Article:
Straddling the civic centre of the city, the 17-acre Paradise Circus development is a joint venture between Birmingham council and the British Telecom Pension Fund, and has outline planning for 10 buildings with 1.8 million ft2 of mixed-use space including offices, retail, leisure and a replacement for the existing Copthorne Hotel.
Groves adds: “The market is at the right position at the moment, there is a desire from businesses to move out of London. We wish we could deliver Paradise slightly earlier.”
Bansal, whose practice has worked with Argent on the masterplan for Paradise Circus, has seen its own staff numbers increase by 25% in recent years. He says that inward investment has given others the confidence to move on schemes: “It is acting as a catalyst for small or medium developers who piggyback on that confidence level. A lot of new SMEs are looking to expand and look for new places to locate.”
According to Gary Cardin, CBRE’s director of Birmingham is reasserting itself: “It is coming together, but there is still an awful lot to do. There is a severe shortage of grade A space coming on stream in the near future.”
In the pipeline
Some developers are beginning to address that shortage. In February developer Bruntwood submitted plans for a £14m speculative development at Two Cornwall Street (also designed by GHA) which aims to tap into the immediate need for prime office space, bringing 110,000 ft2 of Grade A space to market in 2016.
Rob Valentine, head of Bruntwood’s Birmingham office, says: “Birmingham has underperformed for a long time but the city has got its act together. There’s lots of opportunity and latent demand with current occupiers and the likelihood of inward investment, the HS2 HQ here is significant.”
HS2’s option to take 100,000ft2 of space for 1,500 staff in the Snow Hill district is key to relaunching Snow Hill. The council revealed outline proposals in February for £600m of development in the district over the next 20 years. Even more crucial are plans at Curzon Street for the HS2 terminus, which aim to transform the east of the city.
High speed rail isn’t the only transport innovation to be hailed for improving Birmingham’s fortunes. Opened in May 2014, Birmingham Airport runway extension has been credited with opening the city up to destinations on the US West Coast and Far East for the first time. The city’s Midlands Connect transport plan, which runs to 2026, also includes the Midland Metro extension (with 59.8m funding secured by BSLEP) which will link Wolverhampton to Edgbaston via the city centre by 2019. A new line has been proposed which, if approved, would whisk passengers from the airport to the city centre in 29 minutes by 2021.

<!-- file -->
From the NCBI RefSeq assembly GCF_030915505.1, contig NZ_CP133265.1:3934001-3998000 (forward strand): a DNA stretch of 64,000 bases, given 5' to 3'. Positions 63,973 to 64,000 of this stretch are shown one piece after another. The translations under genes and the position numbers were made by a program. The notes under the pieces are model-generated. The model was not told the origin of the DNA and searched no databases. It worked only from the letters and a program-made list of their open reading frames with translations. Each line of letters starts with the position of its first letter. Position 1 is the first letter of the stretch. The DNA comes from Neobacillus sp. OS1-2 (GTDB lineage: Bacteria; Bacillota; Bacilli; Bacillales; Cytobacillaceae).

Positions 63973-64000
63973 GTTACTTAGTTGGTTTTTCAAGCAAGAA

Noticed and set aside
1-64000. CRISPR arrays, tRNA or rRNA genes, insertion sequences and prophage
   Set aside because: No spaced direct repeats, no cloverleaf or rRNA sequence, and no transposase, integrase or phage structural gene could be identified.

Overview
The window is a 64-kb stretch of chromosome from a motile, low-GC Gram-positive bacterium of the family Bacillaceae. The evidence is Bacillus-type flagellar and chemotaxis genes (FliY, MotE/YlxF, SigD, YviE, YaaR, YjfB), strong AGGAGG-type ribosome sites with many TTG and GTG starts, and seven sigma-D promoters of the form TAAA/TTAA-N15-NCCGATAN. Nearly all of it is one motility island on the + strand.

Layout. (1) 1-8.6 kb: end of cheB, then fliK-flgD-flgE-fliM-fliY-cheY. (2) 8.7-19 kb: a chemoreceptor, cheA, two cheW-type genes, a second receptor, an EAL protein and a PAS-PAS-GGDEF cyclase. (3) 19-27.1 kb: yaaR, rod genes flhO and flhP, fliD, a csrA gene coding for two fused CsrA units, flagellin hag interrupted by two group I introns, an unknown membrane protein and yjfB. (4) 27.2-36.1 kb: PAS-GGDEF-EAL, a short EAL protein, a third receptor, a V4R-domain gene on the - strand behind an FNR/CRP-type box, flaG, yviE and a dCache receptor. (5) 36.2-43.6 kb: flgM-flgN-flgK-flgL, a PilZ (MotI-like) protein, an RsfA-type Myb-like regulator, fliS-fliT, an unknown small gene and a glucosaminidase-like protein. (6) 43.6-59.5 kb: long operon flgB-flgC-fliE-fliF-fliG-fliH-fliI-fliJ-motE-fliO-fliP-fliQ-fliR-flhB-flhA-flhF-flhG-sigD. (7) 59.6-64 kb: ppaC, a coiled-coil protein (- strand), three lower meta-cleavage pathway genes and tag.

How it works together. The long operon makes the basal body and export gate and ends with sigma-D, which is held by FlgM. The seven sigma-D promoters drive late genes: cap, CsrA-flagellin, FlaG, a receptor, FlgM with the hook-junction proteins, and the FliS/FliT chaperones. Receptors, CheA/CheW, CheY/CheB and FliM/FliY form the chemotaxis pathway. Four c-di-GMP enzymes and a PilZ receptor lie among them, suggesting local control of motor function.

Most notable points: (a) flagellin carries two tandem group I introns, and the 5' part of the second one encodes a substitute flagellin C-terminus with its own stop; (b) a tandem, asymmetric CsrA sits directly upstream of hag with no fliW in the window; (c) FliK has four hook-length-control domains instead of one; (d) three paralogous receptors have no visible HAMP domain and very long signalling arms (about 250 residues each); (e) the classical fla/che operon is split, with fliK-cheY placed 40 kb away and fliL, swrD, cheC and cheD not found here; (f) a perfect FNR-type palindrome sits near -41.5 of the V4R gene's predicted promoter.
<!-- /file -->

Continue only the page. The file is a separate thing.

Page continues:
Bore adds: “Midland Connect has much more robustness than One North [Manchester’s rival transport scheme]. It will have a proper business case, to convince Network Rail to provide the infrastructure to the West Midlands.”
Paul Doherty, head of operations for Faithful+Gould’s Birmingham office, says it has been the city’s pro-active approach to planning that has been key to its revival: “I don’t think any of this is to do with HS2. Birmingham has looked at things top down, looked at zonal areas, and has effectively made it easier to redevelop - they’ve achieved a masterplan across the city.”
James Howarth, managing director of Sterling Property Ventures, which is due to submit plans for a new 35-storey tower at 103 Colmore Row, agrees: “It’s not just HS2, but the improvements to the West Coast Main Line and other transport infrastructure which is allowing the city to sell itself as an outsource hub.”
If Birmingham is to deliver, it will need to ensure the pipeline of work is matched with investment. Bore says: “It’s not about statements and glossy brochures, it’s about following through, driving the agenda rather than reacting to it. I think we’ve been getting much better at doing this.”
Birmingham’s big schemes
Curzon Street Station masterplan
25-year vision to realise the potential of 141 hectares in Digbeth and Eastside in east Birmingham around a new landmark HS2 station at Curzon Street including 600,000m2 of mixed-use space and 2,000 homes.
£400m, 9.2 acre speculative masterplan to deliver over 200,000m2 mixed-use development including up to 80,000m2 of offices alongside retail, hotel, leisure and residential uses.
Developer: Arena Central Developments
£450m scheme of 1.8 million ft2 of mixed-use space including offices, retail, leisure (pictured, above).
£600m, 20-year masterplan to transform Snow Hill district to provide 2.2 million m2 of new office space by 2036 and incorporate major transport infrastructure (pictured, above).